“I think that some of what we were looking at is what kind of things were they doing to reach out to their community in a different way than they have in the past,” Rupley said. 

“Sometimes applications don't reflect the good works that are going on in organizations, and that's probably the part that I think is the very hardest thing to say to somebody --  that you may be telling me all these things are going on in your organization but that didn't show up on the paper that the reviewers read.
“And that's the kindest way I know how to say it, and that's the hardest part of competition.”

Herndon points to a laundry list of innovations at Albina’s 22 locations, including family advocates to help families navigate county social service systems; free preventive dental care for kids and pregnant moms; an in-house Health Team that incorporates high school and college students working towards degrees in related fields; a fresh food partnership with a local catering vendor for healthier school meals; an expanded multi-lingual Pen Pal program linking kids in Oregon, California, Texas and Mexico.

Herndon is proudest of Albina Head Start’s new Mandarin Chinese immersion program, taught by an instructor from China, which inspired Portland Public Schools to install a continuation program at King Elementary School starting this fall.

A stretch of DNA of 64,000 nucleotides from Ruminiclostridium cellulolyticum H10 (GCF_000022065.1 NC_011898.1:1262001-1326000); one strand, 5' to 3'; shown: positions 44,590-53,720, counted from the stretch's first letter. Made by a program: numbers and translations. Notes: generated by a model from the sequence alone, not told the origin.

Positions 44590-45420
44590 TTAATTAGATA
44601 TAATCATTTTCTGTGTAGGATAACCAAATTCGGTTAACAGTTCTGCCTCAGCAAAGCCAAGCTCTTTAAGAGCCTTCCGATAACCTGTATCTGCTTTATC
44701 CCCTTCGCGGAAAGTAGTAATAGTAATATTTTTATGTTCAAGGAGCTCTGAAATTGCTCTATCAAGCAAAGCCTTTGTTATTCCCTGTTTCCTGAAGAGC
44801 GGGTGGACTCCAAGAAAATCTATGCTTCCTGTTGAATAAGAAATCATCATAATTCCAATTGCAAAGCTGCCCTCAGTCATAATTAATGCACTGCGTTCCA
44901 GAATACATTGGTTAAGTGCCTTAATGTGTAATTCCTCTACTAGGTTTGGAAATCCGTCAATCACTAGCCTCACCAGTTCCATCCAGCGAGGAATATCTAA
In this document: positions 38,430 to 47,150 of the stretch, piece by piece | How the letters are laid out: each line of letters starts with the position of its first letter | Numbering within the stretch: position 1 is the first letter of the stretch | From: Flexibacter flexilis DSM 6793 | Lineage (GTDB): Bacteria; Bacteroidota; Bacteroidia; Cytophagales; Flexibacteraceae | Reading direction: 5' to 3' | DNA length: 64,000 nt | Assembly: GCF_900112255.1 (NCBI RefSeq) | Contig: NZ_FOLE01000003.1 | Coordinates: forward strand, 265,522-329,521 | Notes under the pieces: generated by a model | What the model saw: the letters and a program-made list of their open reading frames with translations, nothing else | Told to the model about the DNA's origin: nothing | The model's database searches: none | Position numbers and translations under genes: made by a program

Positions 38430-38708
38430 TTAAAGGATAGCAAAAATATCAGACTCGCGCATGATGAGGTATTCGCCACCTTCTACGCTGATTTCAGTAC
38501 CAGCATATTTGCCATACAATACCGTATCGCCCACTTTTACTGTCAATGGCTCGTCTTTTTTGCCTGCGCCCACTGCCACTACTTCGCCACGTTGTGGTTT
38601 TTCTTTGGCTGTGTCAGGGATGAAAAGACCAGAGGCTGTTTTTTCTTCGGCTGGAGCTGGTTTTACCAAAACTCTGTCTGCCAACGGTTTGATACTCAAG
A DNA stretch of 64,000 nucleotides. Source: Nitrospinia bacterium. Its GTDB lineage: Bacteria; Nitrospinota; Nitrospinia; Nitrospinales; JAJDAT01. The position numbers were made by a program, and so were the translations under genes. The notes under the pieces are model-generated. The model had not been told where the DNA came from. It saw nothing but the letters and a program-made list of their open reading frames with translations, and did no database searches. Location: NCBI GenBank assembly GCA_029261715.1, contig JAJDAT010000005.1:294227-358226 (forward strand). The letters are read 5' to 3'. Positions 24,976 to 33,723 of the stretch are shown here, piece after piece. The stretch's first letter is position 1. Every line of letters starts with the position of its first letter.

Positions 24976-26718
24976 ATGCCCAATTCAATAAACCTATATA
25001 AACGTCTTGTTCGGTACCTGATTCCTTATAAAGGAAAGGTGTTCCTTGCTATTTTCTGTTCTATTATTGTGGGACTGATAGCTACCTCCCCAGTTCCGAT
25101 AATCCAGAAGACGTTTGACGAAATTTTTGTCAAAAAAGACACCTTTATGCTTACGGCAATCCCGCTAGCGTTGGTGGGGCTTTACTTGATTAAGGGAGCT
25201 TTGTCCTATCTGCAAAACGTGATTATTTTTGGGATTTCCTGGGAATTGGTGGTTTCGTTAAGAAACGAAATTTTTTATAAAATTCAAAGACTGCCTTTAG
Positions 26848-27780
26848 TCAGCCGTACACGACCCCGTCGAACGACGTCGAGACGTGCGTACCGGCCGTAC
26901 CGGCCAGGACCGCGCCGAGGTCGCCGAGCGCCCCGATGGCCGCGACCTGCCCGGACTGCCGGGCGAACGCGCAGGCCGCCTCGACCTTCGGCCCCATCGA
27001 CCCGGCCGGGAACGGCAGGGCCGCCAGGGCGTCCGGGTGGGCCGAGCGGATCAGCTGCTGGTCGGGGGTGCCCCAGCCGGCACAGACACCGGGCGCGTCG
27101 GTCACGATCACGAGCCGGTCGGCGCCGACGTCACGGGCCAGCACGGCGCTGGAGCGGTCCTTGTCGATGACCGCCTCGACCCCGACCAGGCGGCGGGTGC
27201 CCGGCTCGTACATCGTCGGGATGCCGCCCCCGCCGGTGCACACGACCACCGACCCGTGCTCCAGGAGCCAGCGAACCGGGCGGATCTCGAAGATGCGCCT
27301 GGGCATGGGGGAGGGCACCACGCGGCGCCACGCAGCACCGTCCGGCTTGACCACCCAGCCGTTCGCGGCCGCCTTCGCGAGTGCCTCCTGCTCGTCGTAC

“This is the first time the Black community has ever started a language program,” he says. “And Portland Public Schools thought highly of it enough that they went with it and are starting the same thing at King – and that Mandarin immersion program goes all the way through high school.”

Albina was awarded a Spirit of Portland Award in 2011 for Outstanding Organization. Just last week the group learned that its application to the federal New Market Tax Credit financing program was successful, allowing them to eliminate all their outstanding debts and pay off the mortgages on three of their program buildings.

“We serve the largest number and percentage of black children in the state,” Herndon says. “We probably have the most diverse staff. And that's the thing that's disturbing to me, these people down in Salem talking about ‘the equity lens’ and ‘equity.’

“From the very inception of education reform in the state, I think you have people who probably have good intentions but have never successfully run programs that impact the children that they say they want to help–the folks that are furthest behind in the achievement gap.”

Herndon on Tuesday night sent an official letter to the Early Learning Council to appeal the grant award, but Rupley on Monday said there is no appeal process.

 “I feel badly for Albina because I know they're doing good work and I will continue to reach out, because I have worked with all of the Head Start providers across the state,” Rupley said.

“And I think that Ron will tell you that I've listened to him for two years. I've learned an incredible amount from him, and so we will continue to work in the direction that I know that he feels is important too.”

Find out more about Albina Head Start www.albinaparents.org